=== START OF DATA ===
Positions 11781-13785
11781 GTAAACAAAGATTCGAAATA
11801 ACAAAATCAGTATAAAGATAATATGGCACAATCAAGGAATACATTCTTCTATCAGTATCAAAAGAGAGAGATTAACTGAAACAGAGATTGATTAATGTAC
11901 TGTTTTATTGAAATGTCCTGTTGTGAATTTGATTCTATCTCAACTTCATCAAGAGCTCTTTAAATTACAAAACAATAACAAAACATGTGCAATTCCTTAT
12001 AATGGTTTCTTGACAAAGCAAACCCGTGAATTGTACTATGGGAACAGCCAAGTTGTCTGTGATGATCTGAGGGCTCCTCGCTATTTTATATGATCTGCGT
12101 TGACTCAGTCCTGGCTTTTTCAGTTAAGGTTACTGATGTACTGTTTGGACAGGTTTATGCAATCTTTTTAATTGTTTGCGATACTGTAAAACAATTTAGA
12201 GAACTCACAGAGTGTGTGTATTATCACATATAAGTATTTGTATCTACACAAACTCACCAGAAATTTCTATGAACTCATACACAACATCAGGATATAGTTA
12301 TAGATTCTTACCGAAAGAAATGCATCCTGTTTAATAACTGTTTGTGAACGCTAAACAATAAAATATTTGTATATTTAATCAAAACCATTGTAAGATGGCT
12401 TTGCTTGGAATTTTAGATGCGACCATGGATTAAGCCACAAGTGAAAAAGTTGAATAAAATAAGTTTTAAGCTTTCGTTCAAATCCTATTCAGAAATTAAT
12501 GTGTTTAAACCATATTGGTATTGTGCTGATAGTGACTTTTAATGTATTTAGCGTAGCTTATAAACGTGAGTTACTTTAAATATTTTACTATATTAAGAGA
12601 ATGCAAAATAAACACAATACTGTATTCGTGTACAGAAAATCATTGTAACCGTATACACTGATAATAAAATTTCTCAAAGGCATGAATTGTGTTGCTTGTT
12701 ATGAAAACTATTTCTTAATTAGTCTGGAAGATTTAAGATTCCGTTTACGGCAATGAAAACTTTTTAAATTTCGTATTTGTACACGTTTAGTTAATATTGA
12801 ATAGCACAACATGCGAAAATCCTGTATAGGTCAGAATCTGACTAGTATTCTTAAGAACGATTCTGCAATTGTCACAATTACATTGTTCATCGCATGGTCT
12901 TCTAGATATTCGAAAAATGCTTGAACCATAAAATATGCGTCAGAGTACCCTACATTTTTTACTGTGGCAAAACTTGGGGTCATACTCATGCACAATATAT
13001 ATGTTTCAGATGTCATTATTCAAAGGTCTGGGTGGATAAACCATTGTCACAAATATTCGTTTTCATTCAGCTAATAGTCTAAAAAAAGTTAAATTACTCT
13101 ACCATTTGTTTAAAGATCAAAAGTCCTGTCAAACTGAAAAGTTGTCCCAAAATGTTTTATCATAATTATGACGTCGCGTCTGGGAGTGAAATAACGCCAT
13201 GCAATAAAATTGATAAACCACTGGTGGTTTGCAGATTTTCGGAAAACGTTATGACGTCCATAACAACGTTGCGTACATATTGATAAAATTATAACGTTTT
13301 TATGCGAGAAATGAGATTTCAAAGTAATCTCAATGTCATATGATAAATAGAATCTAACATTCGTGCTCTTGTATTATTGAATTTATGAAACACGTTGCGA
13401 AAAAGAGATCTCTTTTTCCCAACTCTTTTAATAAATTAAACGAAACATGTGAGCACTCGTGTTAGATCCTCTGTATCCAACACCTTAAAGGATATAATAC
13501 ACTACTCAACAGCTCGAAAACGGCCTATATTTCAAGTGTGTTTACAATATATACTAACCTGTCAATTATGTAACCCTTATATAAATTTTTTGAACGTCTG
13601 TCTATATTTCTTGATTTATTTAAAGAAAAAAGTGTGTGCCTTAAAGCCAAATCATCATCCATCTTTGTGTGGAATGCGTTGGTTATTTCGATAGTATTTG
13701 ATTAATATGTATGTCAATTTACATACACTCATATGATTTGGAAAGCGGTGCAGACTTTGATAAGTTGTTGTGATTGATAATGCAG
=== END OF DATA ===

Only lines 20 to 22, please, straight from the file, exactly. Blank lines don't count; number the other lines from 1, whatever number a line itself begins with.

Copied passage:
13501 ACTACTCAACAGCTCGAAAACGGCCTATATTTCAAGTGTGTTTACAATATATACTAACCTGTCAATTATGTAACCCTTATATAAATTTTTTGAACGTCTG
13601 TCTATATTTCTTGATTTATTTAAAGAAAAAAGTGTGTGCCTTAAAGCCAAATCATCATCCATCTTTGTGTGGAATGCGTTGGTTATTTCGATAGTATTTG
13701 ATTAATATGTATGTCAATTTACATACACTCATATGATTTGGAAAGCGGTGCAGACTTTGATAAGTTGTTGTGATTGATAATGCAG